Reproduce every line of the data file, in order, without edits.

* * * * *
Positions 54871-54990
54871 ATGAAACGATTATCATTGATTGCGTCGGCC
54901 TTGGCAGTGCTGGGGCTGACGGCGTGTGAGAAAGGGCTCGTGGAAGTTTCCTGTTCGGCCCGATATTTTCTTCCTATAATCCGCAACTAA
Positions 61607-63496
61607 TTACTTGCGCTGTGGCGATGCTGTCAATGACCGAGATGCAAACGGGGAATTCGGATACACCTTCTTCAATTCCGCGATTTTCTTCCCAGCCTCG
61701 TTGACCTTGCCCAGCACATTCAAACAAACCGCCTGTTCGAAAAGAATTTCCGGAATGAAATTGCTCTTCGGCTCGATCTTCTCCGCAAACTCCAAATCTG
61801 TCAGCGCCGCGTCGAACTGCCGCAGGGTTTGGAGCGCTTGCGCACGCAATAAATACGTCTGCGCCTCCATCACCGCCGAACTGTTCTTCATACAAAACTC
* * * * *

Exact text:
Positions 54871-54990
54871 ATGAAACGATTATCATTGATTGCGTCGGCC
54901 TTGGCAGTGCTGGGGCTGACGGCGTGTGAGAAAGGGCTCGTGGAAGTTTCCTGTTCGGCCCGATATTTTCTTCCTATAATCCGCAACTAA
Positions 61607-63496
61607 TTACTTGCGCTGTGGCGATGCTGTCAATGACCGAGATGCAAACGGGGAATTCGGATACACCTTCTTCAATTCCGCGATTTTCTTCCCAGCCTCG
61701 TTGACCTTGCCCAGCACATTCAAACAAACCGCCTGTTCGAAAAGAATTTCCGGAATGAAATTGCTCTTCGGCTCGATCTTCTCCGCAAACTCCAAATCTG
61801 TCAGCGCCGCGTCGAACTGCCGCAGGGTTTGGAGCGCTTGCGCACGCAATAAATACGTCTGCGCCTCCATCACCGCCGAACTGTTCTTCATACAAAACTC